When and Why Do Gold Prices Plummet?

The Significance of Changes in the Price of Gold

If you’ve ever been exposed to even one commercial on a financial TV network, you’ve been told that gold was, is, and forever will be the greatest investment of all time, considering its retention of value, millennia-long history, scarcity, and other reasons.

However, the companies selling gold will gladly take your cash in exchange for it, which ought to tell you something about gold’s short-term prognosis.

Key Takeaways

  • While gold is often seen as a safe haven investment and store of value, it is also a produced commodity and subject to those same economic forces.
  • When gold miners produce an excess of gold relative to demand, the price will experience downward pressure due to the laws of economics.
  • Speculators that accumulate or let go of gold in the market can create temporary imbalances that lead to rapid price changes.

Understanding Gold Prices

A permanent bull market for gold is impossible. If the price of gold had risen consistently and measurably in value since the days of Tutankhamun, its price would now be infinite. The metal’s price clearly rises and falls, so what makes one day’s supply and demand intersect at one price, then the next day at another?

Indeed, the price of gold has fluctuated throughout history, reaching an all-time high of just under $2,075 per troy ounce during August 2020 as the COVID-19 pandemic sent investors searching for safe havens and a store of value. Since then, the price of gold has come off a bit from its all-time highs but has remained fairly strong, even as the stock and bond markets have experienced downturns through 2022.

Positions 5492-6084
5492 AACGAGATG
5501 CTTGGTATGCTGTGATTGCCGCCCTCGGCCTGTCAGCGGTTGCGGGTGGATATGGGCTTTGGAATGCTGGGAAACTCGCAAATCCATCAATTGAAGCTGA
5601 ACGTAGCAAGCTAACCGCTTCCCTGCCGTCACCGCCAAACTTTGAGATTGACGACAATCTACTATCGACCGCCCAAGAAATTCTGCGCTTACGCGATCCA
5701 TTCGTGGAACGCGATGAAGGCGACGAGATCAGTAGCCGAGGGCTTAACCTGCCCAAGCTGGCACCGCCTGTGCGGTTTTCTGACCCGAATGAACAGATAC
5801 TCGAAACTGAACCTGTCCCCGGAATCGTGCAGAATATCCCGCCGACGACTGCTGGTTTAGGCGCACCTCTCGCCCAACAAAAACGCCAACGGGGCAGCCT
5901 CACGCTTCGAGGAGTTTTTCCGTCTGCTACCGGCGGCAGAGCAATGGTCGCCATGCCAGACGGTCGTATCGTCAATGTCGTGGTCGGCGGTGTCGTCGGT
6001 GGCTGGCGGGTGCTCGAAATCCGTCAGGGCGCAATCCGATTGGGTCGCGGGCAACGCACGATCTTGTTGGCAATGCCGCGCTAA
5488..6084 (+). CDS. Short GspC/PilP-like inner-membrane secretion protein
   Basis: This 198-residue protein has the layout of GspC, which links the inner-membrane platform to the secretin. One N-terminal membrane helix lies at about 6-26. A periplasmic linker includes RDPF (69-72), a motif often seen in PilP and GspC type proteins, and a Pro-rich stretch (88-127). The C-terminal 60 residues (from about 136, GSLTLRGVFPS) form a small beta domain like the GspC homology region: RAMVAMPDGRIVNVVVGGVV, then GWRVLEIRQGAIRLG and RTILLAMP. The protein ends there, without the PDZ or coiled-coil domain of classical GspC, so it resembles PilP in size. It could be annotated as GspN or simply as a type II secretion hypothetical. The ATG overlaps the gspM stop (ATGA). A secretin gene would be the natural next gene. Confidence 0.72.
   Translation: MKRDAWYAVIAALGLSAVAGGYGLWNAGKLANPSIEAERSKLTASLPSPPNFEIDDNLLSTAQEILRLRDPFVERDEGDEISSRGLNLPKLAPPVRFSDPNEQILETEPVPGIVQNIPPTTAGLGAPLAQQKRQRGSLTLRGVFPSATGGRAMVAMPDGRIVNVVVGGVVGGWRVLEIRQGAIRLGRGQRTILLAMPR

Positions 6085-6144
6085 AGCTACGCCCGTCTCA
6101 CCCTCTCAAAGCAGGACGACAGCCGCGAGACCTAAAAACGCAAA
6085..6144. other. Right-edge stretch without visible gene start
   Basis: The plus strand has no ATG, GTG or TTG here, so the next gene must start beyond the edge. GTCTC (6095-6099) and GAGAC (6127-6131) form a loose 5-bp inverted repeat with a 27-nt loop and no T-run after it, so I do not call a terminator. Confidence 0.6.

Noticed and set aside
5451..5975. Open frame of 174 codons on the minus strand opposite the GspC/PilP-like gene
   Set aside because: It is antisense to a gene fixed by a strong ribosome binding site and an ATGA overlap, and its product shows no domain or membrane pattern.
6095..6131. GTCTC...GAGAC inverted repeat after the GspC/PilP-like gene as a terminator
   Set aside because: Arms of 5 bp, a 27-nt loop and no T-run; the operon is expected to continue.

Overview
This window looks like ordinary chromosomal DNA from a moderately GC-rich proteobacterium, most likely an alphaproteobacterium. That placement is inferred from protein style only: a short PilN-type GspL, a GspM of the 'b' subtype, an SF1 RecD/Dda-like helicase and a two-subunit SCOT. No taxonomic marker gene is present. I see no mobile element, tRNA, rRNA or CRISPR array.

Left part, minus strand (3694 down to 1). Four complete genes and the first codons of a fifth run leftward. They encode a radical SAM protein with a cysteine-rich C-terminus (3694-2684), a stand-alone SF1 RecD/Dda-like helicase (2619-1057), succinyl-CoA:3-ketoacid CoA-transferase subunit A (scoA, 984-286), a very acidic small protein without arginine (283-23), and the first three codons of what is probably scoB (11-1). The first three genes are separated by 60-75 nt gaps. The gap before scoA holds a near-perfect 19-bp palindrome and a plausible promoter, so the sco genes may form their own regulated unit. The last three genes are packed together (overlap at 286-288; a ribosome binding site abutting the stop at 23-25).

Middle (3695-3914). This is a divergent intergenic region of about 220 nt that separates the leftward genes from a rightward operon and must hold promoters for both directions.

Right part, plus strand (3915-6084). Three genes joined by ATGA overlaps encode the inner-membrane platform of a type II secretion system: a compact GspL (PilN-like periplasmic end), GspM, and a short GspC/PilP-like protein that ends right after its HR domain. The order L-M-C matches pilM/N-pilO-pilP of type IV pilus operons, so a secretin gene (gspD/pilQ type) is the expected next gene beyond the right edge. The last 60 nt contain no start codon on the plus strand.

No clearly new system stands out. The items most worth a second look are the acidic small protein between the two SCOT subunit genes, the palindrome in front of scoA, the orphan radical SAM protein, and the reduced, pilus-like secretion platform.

The all-time high price for an ounce of gold, observed in August 2020 amid the global COVID-19 pandemic.

Surge in Supply

The supply of gold is largely static from one period to the next. Gold mines are large and plentiful, but almost the entirety of what they produce is wasted. As technology improves, ore with lower concentrations of gold becomes more economically feasible to mine. Discard all the billions of tons of worthless ground rock, and it has been estimated that all the gold discovered thus far would fit in a cube that is 23 meters wide on every side.

As a long-standing commodity, gold is not a security for the speculative. No one, or at least no one sane, buys physical gold in the hope that it will sextuple in value over the next year. Instead, buying gold is a defensive measure: a guard against inflation, currency devaluation, the failure of less tangible assets, and other woes.

Unlike many other commodities—light sweet crude oil, ethanol, cotton—precious metals differ in that, for the most part, they are not consumed. Less than 10% of gold is mined for industrial purposes (e.g., rheumatoid arthritis drugs and dental bridges), leaving the rest to be held and later sold at the buyer’s will, whether in bullion, coin, or jewelry form. Fundamentally, the total supply of gold is more or less static.